Let’s talk about honesty.
I’ve been lucky to experience living in two places where honestly still exists – Japan and Dubai. I dropped my wallet one snowy night on my way home on a bicycle so many winters ago in Japan and received a call from a local policeman telling me he has my wallet in his hands. This was before I knew I even lost my wallet!
In Dubai, I leave my office drawer open (nothing to steal but my precious Lindt chocolate bar or two) and nothing had been missing so far. ATM cards left at the machine? We’re lucky no one has taken advantage of our forgetfulness (yet).
In Japan, honesty is being taken to another level with this.
This is just one of the “unmanned stores” you can find in Japan, more in the suburbs and little towns, but apparently, there are many in Tokyo. Yes, you read it right, UNMANNED. This is a small store selling stuff without anyone to manage it.
How does it work?
Usually in the summer season, people grow vegetables in their own garden and it becomes too much for them to consume (most households are small). So they sell their harvest to others. Local people would buy vegetables on the way back from a morning walk, so it would all be all gone by noon. If you want to get the best veggies, the early bird gets the worm.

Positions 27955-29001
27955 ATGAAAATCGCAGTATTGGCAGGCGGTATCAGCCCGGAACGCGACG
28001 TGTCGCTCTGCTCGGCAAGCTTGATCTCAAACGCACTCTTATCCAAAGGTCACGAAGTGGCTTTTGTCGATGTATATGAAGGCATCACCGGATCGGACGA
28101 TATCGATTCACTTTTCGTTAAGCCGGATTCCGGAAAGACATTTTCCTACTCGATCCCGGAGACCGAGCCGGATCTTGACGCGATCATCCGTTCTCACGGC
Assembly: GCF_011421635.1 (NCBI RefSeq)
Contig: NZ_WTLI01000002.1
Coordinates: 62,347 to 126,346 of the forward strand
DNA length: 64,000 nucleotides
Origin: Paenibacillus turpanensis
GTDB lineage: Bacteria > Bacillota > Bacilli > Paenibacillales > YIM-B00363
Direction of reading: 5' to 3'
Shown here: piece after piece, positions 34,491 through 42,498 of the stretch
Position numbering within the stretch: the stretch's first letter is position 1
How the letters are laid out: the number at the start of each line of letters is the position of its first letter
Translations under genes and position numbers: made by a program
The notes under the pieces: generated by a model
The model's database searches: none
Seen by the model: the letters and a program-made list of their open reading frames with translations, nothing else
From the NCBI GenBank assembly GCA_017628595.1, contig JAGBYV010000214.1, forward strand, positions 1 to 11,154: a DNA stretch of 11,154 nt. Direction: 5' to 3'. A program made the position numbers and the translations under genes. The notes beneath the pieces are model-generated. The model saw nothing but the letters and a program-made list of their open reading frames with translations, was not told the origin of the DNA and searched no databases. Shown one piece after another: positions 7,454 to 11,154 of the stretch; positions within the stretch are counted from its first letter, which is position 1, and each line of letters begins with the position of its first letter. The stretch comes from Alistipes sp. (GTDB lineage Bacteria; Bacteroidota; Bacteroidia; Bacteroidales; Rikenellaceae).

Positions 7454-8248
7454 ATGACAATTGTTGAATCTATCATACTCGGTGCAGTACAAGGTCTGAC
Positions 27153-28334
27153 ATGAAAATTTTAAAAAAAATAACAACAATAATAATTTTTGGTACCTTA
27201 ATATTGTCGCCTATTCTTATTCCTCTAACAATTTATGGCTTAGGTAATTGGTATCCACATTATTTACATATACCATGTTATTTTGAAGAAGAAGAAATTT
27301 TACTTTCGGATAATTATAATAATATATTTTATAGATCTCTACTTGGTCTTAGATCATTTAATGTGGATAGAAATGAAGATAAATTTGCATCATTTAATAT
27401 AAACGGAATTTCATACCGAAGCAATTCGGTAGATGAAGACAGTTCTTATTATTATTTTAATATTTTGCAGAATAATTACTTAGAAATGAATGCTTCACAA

We chanced upon this unmanned store near where we lived at 2 pm and it was almost all gone. The things on sale were seasonal vegetables. These are potatoes inside a paper bag, with a remark saying “good for curry or stew”.
Organic spring onion.
This is the price of the vegetables – one plate is 100 yen (US$1). One hundred yen comes in one coin so it’s easy for the buyer since most people carry these loose coins in their wallets.
Plastic bags according to size for your veggies.
So this is unmanned – there’s no one to hand over the payment. How will you pay?
There’s this simple can where you’ll put your coins, marked with “thank you”. I took a peek at the can and saw a few coins inside. Business solely based on the honor system – amazing, isn’t it?
Some of you might be wondering how you go about selling vegetables on the street. Well, in Japan you don’t need a special permit to operate a business on your own property. You just need a basic hut in order to provide shelter against the sun, the price tags and a coin box. That’s it.